Friday, November 13, 2009

Red Oak

At a distance, this looked like a dark mushroom cloud billowing up in the middle of my woods. I mentioned before how color change and leaf drop can call attention to individual trees. This is an excellent example. Even though I had a good idea of which tree this was, I decided to head back into the woods and verify my suspicions.

Here it is. A nice tall Red Oak, Quercus rubra. I’m surprised this tree wasn’t cut before I bought it. There must not have been a market for Red Oak the last time this woods was logged. I don’t believe they would have missed it by accident.

It’s a long way up the trunk before you see any lateral branches. That’s an indication that the tree was growing in close company with others as it put on height. Removal of these neighbors as part of the logging operation, allowed the tree to send out side branches and expand its canopy.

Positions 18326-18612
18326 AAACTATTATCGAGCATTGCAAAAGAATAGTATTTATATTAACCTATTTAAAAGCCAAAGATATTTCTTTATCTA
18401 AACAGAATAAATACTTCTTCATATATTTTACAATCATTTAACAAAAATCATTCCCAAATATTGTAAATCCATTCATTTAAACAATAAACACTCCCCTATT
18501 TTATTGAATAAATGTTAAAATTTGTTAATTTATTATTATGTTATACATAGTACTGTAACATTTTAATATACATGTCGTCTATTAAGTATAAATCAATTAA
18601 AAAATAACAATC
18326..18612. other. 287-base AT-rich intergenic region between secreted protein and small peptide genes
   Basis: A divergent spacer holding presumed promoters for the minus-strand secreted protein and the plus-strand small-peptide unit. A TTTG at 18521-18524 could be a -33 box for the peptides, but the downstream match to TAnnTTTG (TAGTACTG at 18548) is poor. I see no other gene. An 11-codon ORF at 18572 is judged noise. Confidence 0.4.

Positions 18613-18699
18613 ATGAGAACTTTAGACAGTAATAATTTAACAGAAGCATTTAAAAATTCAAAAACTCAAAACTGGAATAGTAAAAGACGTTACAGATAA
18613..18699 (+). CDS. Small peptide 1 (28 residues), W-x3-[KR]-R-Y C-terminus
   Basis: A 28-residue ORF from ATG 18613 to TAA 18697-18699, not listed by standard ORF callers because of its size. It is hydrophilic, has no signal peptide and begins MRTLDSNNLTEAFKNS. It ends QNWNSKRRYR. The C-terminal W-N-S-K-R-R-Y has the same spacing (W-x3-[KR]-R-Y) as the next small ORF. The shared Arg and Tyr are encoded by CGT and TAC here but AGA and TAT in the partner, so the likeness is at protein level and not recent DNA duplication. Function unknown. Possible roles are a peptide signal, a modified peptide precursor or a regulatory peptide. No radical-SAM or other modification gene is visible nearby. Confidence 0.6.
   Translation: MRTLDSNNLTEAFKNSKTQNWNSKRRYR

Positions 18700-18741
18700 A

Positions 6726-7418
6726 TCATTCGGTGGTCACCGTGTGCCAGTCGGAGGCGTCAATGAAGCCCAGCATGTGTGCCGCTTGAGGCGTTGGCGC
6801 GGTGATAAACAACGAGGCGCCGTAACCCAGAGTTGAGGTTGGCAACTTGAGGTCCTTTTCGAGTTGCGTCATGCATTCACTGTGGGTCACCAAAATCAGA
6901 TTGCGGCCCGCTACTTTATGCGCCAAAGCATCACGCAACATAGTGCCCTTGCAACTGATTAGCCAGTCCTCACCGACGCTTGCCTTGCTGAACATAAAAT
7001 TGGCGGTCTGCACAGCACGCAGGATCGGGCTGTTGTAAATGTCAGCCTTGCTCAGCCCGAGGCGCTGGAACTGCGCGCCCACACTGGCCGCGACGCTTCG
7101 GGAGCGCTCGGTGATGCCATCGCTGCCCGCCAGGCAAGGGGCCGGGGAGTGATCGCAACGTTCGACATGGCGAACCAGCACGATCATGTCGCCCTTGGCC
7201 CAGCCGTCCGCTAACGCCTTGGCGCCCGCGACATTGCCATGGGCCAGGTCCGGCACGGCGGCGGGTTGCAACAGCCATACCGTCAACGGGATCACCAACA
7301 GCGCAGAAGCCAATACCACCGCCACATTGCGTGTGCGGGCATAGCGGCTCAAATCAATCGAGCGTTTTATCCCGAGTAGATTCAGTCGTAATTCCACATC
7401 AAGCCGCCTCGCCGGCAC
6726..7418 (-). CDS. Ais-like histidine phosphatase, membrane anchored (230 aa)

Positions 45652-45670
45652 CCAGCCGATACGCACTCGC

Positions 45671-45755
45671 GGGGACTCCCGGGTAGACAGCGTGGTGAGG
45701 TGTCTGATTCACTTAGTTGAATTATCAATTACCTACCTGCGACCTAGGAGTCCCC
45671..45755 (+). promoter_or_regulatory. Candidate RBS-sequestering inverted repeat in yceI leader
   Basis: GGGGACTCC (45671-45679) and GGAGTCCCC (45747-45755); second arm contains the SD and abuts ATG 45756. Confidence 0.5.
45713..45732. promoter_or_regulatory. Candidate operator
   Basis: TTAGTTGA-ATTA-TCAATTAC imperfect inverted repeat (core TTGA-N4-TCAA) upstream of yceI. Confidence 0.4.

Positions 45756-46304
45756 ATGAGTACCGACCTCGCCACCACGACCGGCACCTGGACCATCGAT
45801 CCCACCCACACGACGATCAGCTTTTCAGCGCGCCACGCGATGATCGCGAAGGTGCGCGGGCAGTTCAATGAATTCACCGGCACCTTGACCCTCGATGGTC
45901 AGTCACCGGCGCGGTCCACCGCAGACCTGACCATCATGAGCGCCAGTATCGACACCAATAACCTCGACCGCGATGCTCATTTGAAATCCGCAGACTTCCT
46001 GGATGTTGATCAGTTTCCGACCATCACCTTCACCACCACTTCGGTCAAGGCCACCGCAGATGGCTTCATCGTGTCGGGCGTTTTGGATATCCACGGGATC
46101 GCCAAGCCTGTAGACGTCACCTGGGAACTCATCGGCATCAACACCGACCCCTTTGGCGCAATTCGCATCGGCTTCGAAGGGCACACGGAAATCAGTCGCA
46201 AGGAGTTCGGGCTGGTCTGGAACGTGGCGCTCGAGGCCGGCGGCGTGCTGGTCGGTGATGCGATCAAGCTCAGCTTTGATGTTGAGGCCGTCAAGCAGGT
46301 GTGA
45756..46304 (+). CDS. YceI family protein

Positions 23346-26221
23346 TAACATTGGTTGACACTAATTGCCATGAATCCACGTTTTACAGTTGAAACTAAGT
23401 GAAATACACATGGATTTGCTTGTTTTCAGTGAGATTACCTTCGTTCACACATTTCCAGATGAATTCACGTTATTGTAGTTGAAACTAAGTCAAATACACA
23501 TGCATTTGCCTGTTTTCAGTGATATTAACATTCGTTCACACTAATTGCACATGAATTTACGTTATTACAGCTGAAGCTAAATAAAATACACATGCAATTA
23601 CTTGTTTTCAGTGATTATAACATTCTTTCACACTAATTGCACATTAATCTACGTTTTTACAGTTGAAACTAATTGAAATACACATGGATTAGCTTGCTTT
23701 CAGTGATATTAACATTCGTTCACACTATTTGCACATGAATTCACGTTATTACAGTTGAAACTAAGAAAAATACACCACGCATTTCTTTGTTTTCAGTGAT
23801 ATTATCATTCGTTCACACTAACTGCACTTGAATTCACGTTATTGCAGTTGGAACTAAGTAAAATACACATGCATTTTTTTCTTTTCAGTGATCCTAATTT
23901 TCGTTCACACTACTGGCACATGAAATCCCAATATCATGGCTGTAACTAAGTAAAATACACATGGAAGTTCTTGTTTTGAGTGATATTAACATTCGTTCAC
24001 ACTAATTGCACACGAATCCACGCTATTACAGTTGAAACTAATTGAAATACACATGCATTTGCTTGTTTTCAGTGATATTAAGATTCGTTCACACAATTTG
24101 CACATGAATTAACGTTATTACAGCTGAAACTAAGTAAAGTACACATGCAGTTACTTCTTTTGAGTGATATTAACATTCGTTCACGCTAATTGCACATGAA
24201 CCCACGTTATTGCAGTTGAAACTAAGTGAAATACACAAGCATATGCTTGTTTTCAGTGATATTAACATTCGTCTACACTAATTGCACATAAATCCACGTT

The trunk is about three feet across here. Expansion of the tree canopy and development of more leaf area allowed the tree to increase its growth rate. This tree shows every sign of being healthy and barring accident, should develop into a monster. Too many big ridgetop trees like this fall prey to lightening strikes. I hope this guy’s lucky.

A lot of acorns fall from this tree. All the leaves in that wide canopy make this tree a mast machine. Deer, turkeys and squirrels don’t let those acorns sit around for very long.

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